Posts Tagged ‘Salem-Keizer Volcanoes’

The No-Hitters Keep Coming

August has been a good month for minor league no-hitters – there have been approximately 412 so far (that might be a slight exaggeration), with three more added to the list on Saturday.

In the Arizona League, three Athletics pitchers combined to hold the Angels hitless – payback, perhaps, for August 14, when the Angels did the same to the A’s.  There was only one problem: the Angels won both games.

Hector Garcia started and went five innings, striking out five and walking two.  One of those walks came in the fifth, to the leadoff batter, who advanced to second on a passed ball, to third on a groundout, and to home on another groundout.

After Christopher Mederos pitched two perfect innings, Daniel Tenholder got the call.  He pitched a perfect eighth, but in the ninth, two consecutive errors and an intentional walk loaded the bases with nobody out.  The end was anticlimactic: a walk-off walk to Randal Grichuk.  So I guess, technically, it was an eight inning no-hitter.

The outcome of the Northwest League game between Salem-Keizer and Everett was a bit more traditional.  Three Volcanoes pitchers combined for the no-hitter, but these guys managed to win the game, 8-0.  Craig Westcott went the first five, striking out six and walking two to run his overall record to 6-0 between two levels (he also has 51 strikeouts in 33.1 innings), before turning things over to Brandon Graves and Wilber Bucardo for the last twelve outs.

The finest performance of the day was turned in by Erie’s Thad Weber.  Weber went the full nine innings against Akron, striking out ten without walking a batter.  Only a third inning error and an eighth inning hit batsman stood in the way of a perfect game.  His teammates made it easy for him, scoring seven runs in the fourth en route to a 16-0 drubbing of the visiting Aeros.

Salem-Keizer Volcanoes vs. Eugene Emeralds, 8/27/08

In the wake of the ever so slight disappointment of Portland Beavers baseball, I knew I couldn’t wrap up my Oregon visit without checking out at least one other team. The opportunity arose midweek when the Salem-Keizer Volcanoes (A-ball affiliate of the San Francisco Giants) hosted the Eugene Emeralds (junior San Diegers), an hour south of Portland on I-5. We found some excellent Ecuadorian food before the game, paid three bucks to park the minivan car, and stepped up to get some seats.

The ticket booth of Volcanoes Stadium, aka “The Crater.” The park is right alongside I-5, its lights a Bus Leagues beacon for miles around. Throughout the game, trucks pulled their air horns in ballgame solidarity.

The concessions stand, a little more old-school than some of the other places I’ve visited this season. Don’t try to get a sandwich at the Healthy Hut. They don’t sell them there anymore.

And here we are: field of dreams. Eat your heart out, PGE Park.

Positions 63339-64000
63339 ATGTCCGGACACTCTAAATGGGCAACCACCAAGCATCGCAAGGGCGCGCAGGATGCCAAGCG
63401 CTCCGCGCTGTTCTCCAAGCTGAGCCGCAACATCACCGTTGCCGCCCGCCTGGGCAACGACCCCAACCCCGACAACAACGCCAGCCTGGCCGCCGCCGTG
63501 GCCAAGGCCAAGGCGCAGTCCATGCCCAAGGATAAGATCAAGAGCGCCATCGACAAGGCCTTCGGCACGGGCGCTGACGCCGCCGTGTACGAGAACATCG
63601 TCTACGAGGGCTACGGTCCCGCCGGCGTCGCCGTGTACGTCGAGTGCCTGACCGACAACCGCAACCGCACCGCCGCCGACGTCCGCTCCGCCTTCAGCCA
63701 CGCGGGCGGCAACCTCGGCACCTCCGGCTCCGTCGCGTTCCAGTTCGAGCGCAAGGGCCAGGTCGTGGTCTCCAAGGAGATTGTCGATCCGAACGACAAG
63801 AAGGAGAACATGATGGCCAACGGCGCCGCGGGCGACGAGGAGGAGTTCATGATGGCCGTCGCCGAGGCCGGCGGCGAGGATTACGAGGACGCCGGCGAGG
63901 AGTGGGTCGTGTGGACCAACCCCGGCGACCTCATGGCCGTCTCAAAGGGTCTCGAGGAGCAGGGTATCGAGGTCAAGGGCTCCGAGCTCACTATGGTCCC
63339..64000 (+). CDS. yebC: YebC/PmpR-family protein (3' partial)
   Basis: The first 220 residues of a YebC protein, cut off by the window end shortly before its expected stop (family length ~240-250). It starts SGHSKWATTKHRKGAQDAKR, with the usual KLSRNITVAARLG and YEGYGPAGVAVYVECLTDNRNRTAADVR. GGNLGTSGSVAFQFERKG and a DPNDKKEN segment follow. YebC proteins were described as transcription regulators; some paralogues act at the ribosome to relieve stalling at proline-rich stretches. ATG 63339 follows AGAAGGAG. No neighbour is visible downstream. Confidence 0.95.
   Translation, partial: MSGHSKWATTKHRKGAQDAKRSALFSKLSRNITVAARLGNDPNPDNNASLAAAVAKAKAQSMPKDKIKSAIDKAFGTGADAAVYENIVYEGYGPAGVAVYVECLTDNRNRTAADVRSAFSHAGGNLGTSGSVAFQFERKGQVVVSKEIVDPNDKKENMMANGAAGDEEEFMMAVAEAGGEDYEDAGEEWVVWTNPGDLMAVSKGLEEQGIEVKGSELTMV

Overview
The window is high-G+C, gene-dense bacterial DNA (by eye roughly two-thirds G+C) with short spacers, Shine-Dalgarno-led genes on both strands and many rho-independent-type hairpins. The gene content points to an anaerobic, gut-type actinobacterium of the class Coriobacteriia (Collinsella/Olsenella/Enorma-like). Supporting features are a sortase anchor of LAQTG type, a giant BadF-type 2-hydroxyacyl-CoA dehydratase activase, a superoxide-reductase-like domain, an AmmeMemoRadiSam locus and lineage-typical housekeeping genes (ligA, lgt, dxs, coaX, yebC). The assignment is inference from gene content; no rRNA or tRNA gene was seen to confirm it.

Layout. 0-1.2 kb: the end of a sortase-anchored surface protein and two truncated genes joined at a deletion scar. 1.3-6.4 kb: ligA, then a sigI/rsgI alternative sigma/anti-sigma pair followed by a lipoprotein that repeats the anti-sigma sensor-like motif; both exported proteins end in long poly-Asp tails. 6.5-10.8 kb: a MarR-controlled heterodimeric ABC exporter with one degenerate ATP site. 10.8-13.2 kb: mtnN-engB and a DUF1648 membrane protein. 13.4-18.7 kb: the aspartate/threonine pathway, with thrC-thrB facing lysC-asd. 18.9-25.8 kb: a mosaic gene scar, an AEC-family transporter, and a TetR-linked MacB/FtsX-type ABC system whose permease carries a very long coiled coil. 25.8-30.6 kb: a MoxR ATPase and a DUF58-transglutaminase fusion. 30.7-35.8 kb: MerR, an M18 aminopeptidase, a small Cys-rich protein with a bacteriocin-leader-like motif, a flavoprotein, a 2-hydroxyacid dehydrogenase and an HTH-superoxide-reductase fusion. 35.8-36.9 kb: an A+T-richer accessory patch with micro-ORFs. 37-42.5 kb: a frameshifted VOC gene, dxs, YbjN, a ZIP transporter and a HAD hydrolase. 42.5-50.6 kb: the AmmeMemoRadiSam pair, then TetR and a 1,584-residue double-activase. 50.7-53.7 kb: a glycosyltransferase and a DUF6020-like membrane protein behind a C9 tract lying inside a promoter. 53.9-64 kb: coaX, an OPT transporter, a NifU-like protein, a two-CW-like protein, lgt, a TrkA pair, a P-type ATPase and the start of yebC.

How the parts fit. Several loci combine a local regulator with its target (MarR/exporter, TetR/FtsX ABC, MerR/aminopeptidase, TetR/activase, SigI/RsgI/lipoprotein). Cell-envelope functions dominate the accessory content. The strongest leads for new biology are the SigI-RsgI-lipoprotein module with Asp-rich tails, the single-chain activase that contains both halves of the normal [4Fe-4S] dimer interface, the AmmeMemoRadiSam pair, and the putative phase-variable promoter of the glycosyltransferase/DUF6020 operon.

It’s a beautiful place.

Crater, the mascot, is a lavender dinosaur with a baseball for a head. Kind of like if Mr. Met got left in a radiation chamber for a long, long time. While several children were reportedly running away from Crater, screaming, I have to confess great affection for the guy. Otherwise he might eat me.

On to the picnic area. People chilling on the hill, playing catch, watched over by a line of older folks with lawn chairs and blankets.

The Sno-Cone girl and the soda guy. I told them I was a reporter from the Bus Leagues Blog. The soda guy was skeptical. Eric and Brian, I need some business cards.

The volcano mounted on the left-field scoreboard erupts whenever a Volcano hits a home run. After getting kicked around pretty good—the Emeralds were up 13-3—we finally got to see some seismic action in the bottom of the sixth, courtesy of DH Michael Ambort (1.059 OPS this year).

Also, further mitigating the slaughter, it was Volcanoes Idol Night. After every other inning, local rising stars would sing their hearts out behind home plate. I don’t think this girl won, but in my book, everyone’s a winner.

At the end of the seventh, Eugene was up 17-4. These ladies deemed it time to bust out the knitting, and we hit the road.

Inspiration For 50th Round Picks Everywhere

Mike Loree is too good for the Northwest League.

I first considered writing about Loree about two weeks ago, when he was in the midst of a remarkable stretch in which he retired 62 of 63 batters over four starts for the Salem-Keizer Volcanoes (A-, Northwest League).  If you want empirical proof that Wins and Losses are vastly overrated, look no further than Loree’s results from those games:

June 25: 5 innings, 0 runs, 2 hits, 0 walks, 3 strikeouts – NO DECISION
June 30: 6 innings, 0 runs, 0 hits, 0 walks, 7 strikeouts – WIN
July 5: 7 innings, 1 run, 1 hit, 0 walks, 7 strikeouts – LOSS
July 11: 7 innings, 0 runs, 0 hits, 0 walks, 7 strikeouts – NO DECISION

In his next two outings, on July 16 and 21, Loree came back down to earth, allowing six runs on fifteen hits in nine innings.  He struck out a total of just six batters and also issued his first walk of the season.

So why mention him now?

Because yesterday, 21-year-old righthander was at it again, carrying a no-hitter into the seventh inning for the fourth time.  He allowed two hits, a walk, and a run before leaving after 6.2 innings, but his team managed to get him some runs and the bullpen held the line for a 3-1 win that evened his record at 2-2.